The University of California at San Francisco is the latest source of a potential patient medical record mishap after a laptop was stolen and later recovered earlier this week.
Officials with the university’s medical center said that personally identifiable information and confidential medical records from some 4,000 patients went missing from an employee’s luggage following a domestic flight on November 30. His computer was recovered on January 3, though no information was given about how far or where the computer traveled during its month-long hiatus. Investigators have not yet determined whether any of the information contained on the laptop was compromised or otherwise copied from the laptop hard drive, but the university said data including patient names, health insurance plans, social security numbers and other medical information is most likely compromised.
This is the second incident of a patient data breach stemming from the University of California at San Francisco in recent days. Last month, a university professor admitted that he was the victim of a phishing scheme in which some 600 patients’ information was sent over the Internet to an undisclosed server by mistake. Insurance company Kaiser Permanente recently informed 15,000 of its health insurance subscribers that it lost sensitive information, also from the company’s laptop computers and external, portable hard drives (including one that was stolen from an employee’s automobile) between 2008 and 2009.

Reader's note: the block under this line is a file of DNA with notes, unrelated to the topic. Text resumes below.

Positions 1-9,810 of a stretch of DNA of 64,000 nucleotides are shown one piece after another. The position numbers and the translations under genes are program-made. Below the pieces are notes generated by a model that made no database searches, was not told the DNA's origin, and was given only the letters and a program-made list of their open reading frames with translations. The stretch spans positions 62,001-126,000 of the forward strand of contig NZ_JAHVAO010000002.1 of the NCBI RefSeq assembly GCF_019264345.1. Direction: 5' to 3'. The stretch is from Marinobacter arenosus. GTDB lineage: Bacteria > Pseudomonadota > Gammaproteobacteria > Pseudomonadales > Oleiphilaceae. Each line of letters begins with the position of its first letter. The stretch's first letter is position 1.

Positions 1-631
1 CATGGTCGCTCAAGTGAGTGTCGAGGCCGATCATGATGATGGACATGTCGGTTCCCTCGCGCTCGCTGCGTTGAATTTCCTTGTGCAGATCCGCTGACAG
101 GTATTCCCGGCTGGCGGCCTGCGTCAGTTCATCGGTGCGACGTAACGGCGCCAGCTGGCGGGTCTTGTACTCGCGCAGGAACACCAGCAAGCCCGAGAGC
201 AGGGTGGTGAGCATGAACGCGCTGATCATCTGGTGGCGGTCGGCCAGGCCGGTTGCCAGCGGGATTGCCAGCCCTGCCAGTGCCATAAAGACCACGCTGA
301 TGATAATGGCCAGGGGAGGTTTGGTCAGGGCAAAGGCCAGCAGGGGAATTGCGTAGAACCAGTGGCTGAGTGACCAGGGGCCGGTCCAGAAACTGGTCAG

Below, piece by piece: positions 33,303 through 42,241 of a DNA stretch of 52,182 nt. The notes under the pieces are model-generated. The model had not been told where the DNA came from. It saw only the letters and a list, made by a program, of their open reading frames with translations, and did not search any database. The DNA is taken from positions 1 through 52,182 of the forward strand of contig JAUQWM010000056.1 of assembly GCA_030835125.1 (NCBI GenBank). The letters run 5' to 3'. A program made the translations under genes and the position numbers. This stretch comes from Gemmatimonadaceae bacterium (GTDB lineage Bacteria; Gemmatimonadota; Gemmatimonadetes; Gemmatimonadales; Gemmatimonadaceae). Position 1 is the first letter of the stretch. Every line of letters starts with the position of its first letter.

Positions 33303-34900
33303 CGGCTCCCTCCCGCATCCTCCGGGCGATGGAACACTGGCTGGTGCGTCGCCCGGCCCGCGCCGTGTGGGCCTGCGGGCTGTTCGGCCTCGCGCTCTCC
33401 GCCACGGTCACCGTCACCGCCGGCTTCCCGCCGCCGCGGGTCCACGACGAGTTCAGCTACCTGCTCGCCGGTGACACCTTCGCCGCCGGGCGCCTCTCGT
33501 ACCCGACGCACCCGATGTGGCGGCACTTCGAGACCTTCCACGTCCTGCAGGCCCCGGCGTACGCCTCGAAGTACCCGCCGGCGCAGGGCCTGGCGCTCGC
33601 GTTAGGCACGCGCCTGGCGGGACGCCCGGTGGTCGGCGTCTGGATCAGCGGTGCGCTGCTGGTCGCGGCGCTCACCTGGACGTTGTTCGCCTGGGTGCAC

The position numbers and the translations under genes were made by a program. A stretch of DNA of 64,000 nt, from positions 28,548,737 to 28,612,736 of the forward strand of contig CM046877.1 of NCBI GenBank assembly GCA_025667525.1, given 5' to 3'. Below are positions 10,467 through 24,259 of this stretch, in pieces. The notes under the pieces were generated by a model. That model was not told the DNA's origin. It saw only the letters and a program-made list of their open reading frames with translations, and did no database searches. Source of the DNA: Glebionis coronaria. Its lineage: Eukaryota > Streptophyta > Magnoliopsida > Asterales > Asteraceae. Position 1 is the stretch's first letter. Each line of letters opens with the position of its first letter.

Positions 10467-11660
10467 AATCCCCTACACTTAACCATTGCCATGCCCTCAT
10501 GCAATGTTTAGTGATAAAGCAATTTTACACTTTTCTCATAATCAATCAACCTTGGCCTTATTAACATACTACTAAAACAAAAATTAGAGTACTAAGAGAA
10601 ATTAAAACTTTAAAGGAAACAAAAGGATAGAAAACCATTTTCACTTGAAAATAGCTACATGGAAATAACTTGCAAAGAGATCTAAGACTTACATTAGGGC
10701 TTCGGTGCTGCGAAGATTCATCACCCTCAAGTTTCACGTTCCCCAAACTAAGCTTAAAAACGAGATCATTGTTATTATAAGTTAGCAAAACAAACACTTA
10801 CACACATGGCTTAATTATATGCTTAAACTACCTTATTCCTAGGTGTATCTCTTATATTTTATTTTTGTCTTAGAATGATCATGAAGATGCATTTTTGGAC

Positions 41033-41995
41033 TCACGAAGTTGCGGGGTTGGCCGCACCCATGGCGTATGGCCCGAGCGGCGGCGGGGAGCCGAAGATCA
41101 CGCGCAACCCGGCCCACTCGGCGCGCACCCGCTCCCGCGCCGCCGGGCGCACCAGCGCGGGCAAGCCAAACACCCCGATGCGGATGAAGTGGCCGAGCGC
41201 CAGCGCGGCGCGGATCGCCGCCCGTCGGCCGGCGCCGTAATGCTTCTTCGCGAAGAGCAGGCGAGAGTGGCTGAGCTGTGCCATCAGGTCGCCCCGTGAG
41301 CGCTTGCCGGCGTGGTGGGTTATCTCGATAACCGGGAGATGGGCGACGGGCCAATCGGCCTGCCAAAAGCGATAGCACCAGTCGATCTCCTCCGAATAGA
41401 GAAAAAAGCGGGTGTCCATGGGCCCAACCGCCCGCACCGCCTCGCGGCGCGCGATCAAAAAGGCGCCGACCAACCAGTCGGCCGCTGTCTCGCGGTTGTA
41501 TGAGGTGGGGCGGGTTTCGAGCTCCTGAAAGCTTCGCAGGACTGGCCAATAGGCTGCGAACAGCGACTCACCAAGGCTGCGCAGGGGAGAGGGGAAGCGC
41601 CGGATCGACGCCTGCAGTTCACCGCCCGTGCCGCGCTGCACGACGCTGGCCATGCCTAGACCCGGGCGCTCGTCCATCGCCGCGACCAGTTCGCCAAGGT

Such high-profile incidents of medical records breaches are likely to become a side-debate in the battle over health care reform. Some Senators have publicly called for a review and update of current HIPPA laws that do not adequately address data storage requirements now that health insurance companies and medical providers are storing information on servers that are housed away from their own facilities.